We acknowledge that we live and work on the traditional territory of the Neutral, Anishinaabeg and Haudenosaunee peoples. The University of Waterloo is situated on the Haldimand Tract, the land promised to the Six Nations that includes six miles on each side of the Grand River.
Canada has a vital role to play in the digital universe and the fifth annual conference, Canada 3.0 was designed to fortify the country’s leadership in the sector. The two day conference was packed with business leaders, entrepreneurs, both established and aspiring, students, researchers and members of the academic community.
The vast majority of the booths were represented by dynamic startups, a very positive sign of Canada's strides in entrepreneurship, while a few were represented by the more established companies. There were notable international representatives including delegations from the Netherlands and Japan, who were aspiring to establish meaningful agreements with their Canadian counterparts. Our interaction with one zealous Dutch entrepreneur showed us the extensive scope for collaboration between Canada and The Netherlands with significant opportunity to establish common goals in digital media space.
In this electrifying and optimistic environment, keynote speakers such as Netflix CEO Reed Hastings, executives from Facebook, YouTube and CBC’s Jian Ghomeshi shared their insights on the future of the digital universe and illustrated how digital ambition has moved mainstream.
The talks were inspiring, opening new doors of opportunities and expanding our ways of thinking about the possibilities that existed in those spaces. Some of the most interesting talks were:
Datawind talk - Suneet Singh Tuli
The talk discussed opportunities in emerging economies for new technologies that deliver content to the masses. As people continue to have more and more access to information, the awareness levels are higher in these countries than ever before, and thus the opportunity for growth in mobile technologies is substantial. It will be interesting to see what the removal of barriers to information will do for the people of the emerging economies. If information is power, populations hungry for education with unlimited access to information have the potential for truly transformative change.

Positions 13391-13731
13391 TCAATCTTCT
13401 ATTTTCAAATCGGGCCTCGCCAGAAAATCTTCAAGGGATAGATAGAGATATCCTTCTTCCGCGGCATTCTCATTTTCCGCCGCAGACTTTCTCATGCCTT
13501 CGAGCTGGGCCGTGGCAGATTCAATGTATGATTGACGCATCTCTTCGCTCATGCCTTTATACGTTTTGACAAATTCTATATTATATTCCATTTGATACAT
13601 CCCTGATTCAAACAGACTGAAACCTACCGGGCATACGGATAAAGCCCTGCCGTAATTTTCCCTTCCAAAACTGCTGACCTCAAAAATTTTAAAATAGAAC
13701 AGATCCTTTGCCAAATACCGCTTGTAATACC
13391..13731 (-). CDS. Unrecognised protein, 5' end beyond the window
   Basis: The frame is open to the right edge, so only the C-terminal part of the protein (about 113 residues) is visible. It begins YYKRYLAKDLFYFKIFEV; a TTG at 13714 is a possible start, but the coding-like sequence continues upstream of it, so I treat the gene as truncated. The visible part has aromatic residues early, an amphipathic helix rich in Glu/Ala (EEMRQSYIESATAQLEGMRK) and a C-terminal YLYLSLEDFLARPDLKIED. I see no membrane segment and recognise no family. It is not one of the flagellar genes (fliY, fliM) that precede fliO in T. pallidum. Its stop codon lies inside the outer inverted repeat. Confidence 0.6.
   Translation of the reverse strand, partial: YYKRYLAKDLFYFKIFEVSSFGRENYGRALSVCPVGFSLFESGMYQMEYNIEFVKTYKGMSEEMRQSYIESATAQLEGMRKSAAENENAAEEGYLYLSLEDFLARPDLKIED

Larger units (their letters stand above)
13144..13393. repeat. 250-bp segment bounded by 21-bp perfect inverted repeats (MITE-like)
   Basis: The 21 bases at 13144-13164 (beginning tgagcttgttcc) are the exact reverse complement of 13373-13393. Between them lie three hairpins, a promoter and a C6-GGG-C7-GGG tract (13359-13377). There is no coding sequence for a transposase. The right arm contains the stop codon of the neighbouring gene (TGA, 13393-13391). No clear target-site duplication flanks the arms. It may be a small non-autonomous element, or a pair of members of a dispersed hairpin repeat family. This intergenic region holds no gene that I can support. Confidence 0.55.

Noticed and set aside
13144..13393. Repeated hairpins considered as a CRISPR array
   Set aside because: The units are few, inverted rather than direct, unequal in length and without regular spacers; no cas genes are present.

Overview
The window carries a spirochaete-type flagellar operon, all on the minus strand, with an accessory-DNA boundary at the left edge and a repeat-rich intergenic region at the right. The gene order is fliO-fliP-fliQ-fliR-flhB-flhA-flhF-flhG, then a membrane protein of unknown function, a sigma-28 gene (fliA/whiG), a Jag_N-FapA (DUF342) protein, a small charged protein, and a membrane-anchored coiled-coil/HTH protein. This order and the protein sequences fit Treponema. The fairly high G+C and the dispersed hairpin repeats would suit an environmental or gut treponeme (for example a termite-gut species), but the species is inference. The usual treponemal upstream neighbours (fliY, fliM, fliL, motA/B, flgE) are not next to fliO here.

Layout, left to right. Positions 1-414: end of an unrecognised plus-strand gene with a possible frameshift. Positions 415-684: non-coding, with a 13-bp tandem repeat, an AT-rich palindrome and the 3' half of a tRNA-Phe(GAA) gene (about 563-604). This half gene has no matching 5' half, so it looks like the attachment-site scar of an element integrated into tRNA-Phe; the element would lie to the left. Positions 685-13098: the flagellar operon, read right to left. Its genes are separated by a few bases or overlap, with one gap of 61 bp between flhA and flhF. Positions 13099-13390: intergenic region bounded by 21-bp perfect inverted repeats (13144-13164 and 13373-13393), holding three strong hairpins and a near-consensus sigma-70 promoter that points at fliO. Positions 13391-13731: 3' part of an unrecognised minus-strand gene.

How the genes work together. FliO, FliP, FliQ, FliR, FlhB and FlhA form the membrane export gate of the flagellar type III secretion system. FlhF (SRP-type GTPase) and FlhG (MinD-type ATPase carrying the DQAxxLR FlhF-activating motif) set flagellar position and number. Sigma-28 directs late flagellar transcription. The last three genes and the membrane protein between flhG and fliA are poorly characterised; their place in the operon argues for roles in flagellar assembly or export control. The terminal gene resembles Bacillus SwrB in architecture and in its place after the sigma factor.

Gamification talk - Jane McGonigal
This was one of the most popular talks in the event. Games are ubiquitous now with broad applications across various industries. The talk discussed how games act as a catalyst for social change and help in enhancing human understanding in a very efficient and engaging manner. If we can tap into the intense focus experienced by gamers and apply it to some of society’s everyday passive audiences such as a disengaged workforce, or an uninspired generation of youth, can you imagine the possibilities?
Future of TV - Reed Hastings
The talk discussed the application based content consumption where the focus will not be a competing for customer’s business but rather competing for their entertainment time. This is an interesting thought since people will subscribe to multiple solution provider applications and therefore will view content from multiple providers. Reed Hastings envisions a future where on demand is the norm, traditional channels will be obsolete and infinite and immediate choice will become the standard. Let’s see if he is right.
In every conference, the keynote speakers change, industry leaders evolve and the audience will be transient, but what does remain constant is the shared vision, commitment and a sense of purpose to make Canada a leader in our fast changing digital age.
John Early, Melissa Young Sing, Karin Schmidlin, and Aseem Sharma at Canada 3.0.